7 Things to Consider When Contemplating a Career in Healthcare

The United States Department of Labor reports that, “Employment of healthcare occupations is projected to grow 19 percent from 2014 to 2024, much faster than the average for all occupations, adding about 2.3 million new jobs.”

If a health-related career is the path you are interested in following, then there are many things that you need to consider before choosing to join the scrub-clad ranks.

Here is a list of seven you should examine:

Pre-Career

The healthcare career you are wanting to pursue will determine just how long you’ll be in school for. An orthodontist, for example must complete around 10 years of college, including a bachelor’s degree (four years), dental school (four years), and a postdoctoral program (two years), while a dental hygienist, in most cases, needs only an associate’s degree (two years).

More to consider: If you want to specialize in any healthcare area, such as anesthesiology, there will more school to attend. Anesthesiologists must complete 12 years of school; four years of undergraduate study, four years of medical school and then an additional four years for residential training.

There are always additional trainings and certification that you can receive as well, such as Advanced Cardiac Life Support (ACLS), which you can obtain through ACLS online training. If you want to be in the medical field, but don’t want to be in a hospital or office, then becoming a medical transcriber is the way to go. Through medical transcription training online, you can learn medical terms and become familiar with the human anatomy, all while in the comfort of your own home.

Cost of Getting There

According to collegeboard.org, the average yearly tuition cost of a public, four-year institution is $23,890 for out-of-state students, while a private, four-year institution is around $32,410 a year. And that is just for your undergraduate degree.

The Association of American Medical Colleges (AAMC) has a list of private schools, including their tuition and fee costs for a first-year medical student for the 2015-2016 school year. The majority of the schools on that list come with a $50,000 to $60,000 price tag. Remember, you must complete four years of medical school.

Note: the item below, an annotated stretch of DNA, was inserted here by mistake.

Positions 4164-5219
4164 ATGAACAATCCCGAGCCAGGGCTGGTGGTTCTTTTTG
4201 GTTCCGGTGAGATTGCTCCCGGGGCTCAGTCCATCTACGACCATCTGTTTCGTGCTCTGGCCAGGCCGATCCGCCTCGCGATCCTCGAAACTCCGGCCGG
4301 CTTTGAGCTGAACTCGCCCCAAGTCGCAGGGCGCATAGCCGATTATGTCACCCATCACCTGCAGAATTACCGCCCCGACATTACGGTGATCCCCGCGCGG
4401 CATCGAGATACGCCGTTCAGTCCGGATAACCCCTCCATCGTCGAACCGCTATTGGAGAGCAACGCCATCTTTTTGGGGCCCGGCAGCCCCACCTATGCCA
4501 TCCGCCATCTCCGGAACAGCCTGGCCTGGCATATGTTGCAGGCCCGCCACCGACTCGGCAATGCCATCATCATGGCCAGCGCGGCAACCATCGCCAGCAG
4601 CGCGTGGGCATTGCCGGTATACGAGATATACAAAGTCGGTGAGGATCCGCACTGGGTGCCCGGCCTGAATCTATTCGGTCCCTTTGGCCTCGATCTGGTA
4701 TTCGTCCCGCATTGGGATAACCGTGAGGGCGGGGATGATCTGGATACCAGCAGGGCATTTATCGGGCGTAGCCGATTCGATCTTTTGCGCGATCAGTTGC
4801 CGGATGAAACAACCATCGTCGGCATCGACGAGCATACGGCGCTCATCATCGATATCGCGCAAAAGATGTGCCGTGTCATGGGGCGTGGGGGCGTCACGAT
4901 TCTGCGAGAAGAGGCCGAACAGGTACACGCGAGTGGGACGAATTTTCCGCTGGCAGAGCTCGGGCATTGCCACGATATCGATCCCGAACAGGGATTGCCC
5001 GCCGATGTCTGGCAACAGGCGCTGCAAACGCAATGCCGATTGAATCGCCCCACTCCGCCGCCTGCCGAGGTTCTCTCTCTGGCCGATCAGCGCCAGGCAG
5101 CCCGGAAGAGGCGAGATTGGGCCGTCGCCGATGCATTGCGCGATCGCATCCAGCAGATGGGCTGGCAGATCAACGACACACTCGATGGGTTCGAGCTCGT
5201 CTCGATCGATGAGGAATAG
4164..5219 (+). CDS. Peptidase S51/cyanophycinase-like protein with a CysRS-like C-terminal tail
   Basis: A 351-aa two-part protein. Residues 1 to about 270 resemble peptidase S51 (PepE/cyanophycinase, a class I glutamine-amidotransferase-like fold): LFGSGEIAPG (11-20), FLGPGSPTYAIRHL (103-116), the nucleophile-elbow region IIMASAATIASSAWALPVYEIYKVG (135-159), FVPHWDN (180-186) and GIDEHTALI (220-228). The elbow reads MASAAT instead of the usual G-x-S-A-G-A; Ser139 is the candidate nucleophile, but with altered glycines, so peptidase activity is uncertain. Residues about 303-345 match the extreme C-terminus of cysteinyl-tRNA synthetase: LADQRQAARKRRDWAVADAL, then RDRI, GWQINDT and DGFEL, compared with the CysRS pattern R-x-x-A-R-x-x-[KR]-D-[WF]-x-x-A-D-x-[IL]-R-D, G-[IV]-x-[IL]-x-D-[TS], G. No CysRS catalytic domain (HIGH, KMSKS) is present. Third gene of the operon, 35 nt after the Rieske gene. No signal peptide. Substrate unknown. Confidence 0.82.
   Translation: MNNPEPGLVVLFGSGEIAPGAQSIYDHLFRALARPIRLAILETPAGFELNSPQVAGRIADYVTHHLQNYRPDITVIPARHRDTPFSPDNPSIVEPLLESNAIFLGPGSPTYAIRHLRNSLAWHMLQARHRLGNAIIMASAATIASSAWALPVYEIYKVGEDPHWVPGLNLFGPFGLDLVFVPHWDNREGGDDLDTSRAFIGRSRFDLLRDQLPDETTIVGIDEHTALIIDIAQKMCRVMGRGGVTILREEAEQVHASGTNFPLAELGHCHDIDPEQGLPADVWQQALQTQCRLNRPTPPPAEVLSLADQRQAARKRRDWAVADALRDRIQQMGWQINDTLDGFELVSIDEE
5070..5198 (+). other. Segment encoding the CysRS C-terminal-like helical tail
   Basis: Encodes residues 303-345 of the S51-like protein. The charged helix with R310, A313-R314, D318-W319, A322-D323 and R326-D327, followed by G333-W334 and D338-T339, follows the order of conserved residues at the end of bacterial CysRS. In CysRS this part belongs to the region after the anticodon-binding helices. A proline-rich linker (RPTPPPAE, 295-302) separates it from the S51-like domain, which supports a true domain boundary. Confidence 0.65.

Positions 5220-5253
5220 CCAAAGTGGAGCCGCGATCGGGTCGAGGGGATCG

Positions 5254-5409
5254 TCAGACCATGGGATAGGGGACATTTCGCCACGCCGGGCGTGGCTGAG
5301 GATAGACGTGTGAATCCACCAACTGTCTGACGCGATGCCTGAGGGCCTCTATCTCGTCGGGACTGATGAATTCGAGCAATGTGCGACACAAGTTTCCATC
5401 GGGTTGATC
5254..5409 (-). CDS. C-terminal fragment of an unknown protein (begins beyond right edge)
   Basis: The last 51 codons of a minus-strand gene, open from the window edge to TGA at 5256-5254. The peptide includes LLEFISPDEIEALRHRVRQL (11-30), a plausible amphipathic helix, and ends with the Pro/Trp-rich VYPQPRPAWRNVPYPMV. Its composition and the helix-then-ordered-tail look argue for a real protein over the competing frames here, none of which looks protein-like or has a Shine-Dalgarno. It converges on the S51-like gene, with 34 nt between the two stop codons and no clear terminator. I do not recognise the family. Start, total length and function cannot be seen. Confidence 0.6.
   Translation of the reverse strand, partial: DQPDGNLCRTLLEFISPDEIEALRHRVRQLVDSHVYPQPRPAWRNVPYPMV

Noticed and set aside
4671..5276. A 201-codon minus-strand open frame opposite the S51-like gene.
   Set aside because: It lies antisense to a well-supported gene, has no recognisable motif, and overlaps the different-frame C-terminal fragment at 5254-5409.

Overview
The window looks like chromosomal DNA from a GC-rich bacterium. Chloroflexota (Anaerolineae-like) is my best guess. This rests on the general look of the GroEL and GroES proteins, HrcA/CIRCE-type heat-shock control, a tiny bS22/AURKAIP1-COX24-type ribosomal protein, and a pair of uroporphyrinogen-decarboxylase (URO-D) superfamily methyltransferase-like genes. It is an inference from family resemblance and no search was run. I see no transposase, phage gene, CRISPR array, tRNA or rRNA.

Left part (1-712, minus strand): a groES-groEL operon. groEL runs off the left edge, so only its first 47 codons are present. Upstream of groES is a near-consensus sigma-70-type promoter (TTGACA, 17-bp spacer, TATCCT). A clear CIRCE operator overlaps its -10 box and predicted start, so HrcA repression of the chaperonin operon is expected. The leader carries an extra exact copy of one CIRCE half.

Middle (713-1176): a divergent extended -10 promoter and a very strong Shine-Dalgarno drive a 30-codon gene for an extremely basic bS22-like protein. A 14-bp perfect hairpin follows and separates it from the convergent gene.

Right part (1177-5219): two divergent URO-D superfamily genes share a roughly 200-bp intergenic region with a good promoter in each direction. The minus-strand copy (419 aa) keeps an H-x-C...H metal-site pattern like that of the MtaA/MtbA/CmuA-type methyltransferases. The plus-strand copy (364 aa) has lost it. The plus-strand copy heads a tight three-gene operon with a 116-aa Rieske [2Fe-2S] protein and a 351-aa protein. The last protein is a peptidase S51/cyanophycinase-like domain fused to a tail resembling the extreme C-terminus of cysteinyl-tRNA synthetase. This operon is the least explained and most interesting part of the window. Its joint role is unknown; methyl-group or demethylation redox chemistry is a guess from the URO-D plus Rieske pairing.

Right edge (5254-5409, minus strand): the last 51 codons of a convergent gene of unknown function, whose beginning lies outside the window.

Do You Fit?

The healthcare industry, no matter which career you choose, requires you to possess several key attributes, including: excellent communication skills, a love for the people you serve, precision and attention to detail, a strong work ethic, and a dedication to your job.

Motivation

What is your motivation for wanting to be in the healthcare industry? Do your interests lie in helping others, or are you just looking for the prestige of being called doctor? You have already read about the years and years of schooling required for many careers in the healthcare sector, along with the cost of obtaining the degree. Becoming a doctor or a nurse should not be considered lightly.

Career Choice

The US News and World Report published their 2016 Best Healthcare Job List. Here are the top 10 results:

  • Orthodontist
  • Dentist
  • Nurse Anesthetist
  • Physician’s Assistant
  • Nurse Practitioner
  • Psychiatrist
  • Pediatrician
  • Anesthesiologist
  • Obstetrician and Gynecologist
  • Oral and Maxillofacial Surgeon

There are hundreds of different jobs that you can choose from if you decide to become a healthcare professional.

Work Location

Do you want to work in a frantic Emergency Room setting, or a peaceful clinic? You could be a nurse at an elementary school, or work in hospice care. You could even be a doctor for a non-profit agency and travel around the world giving aid to those in third-world countries. Examine your personality, your strengths and your weaknesses; this will help you determine what type of environment you will thrive in.

Time Commitment

Most healthcare careers are not your typical 9 to 5 jobs. Many jobs require that you work long, scheduled hours and then be on call for additional time. If you have a family, or even just a significant other, you must learn to balance work and home life.

This article was not meant to scare you away from a career in the healthcare industry but to help you realize what it takes to be successful there. Do your homework on the different careers and soul-search just a bit to help you determine if you want to be a healthcare professional.